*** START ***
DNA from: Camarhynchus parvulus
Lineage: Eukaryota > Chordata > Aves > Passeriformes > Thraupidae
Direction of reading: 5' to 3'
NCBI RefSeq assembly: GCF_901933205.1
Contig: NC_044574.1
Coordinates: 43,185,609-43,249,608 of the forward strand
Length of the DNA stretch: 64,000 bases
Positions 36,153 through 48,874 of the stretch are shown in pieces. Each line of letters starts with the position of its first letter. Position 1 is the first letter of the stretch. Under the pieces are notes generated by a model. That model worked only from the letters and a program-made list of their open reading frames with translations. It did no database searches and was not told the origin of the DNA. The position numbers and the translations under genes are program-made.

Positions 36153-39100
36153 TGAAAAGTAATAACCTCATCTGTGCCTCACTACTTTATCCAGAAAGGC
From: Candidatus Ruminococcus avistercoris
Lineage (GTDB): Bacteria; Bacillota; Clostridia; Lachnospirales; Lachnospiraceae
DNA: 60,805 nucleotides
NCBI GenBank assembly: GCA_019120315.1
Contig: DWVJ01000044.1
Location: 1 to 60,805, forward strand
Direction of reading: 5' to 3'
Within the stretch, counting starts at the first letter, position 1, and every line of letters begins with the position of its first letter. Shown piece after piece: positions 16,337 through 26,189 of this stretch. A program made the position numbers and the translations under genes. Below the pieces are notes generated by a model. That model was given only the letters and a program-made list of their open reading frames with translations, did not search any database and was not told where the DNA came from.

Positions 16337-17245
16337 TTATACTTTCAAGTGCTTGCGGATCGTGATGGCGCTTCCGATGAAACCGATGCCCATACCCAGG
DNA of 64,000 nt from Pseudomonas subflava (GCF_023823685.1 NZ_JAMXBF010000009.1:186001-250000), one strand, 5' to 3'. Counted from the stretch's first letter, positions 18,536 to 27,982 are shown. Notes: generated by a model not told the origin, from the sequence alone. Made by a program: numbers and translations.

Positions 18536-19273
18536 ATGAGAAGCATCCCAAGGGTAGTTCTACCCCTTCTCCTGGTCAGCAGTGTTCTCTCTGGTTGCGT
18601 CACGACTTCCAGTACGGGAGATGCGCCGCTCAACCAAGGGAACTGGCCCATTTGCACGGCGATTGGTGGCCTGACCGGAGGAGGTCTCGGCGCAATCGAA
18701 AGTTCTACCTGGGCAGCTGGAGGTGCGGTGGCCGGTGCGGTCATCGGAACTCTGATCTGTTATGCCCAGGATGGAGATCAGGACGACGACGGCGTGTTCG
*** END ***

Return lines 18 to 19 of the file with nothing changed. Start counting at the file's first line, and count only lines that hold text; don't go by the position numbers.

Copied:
Within the stretch, counting starts at the first letter, position 1, and every line of letters begins with the position of its first letter. Shown piece after piece: positions 16,337 through 26,189 of this stretch. A program made the position numbers and the translations under genes. Below the pieces are notes generated by a model. That model was given only the letters and a program-made list of their open reading frames with translations, did not search any database and was not told where the DNA came from.

Positions 16337-17245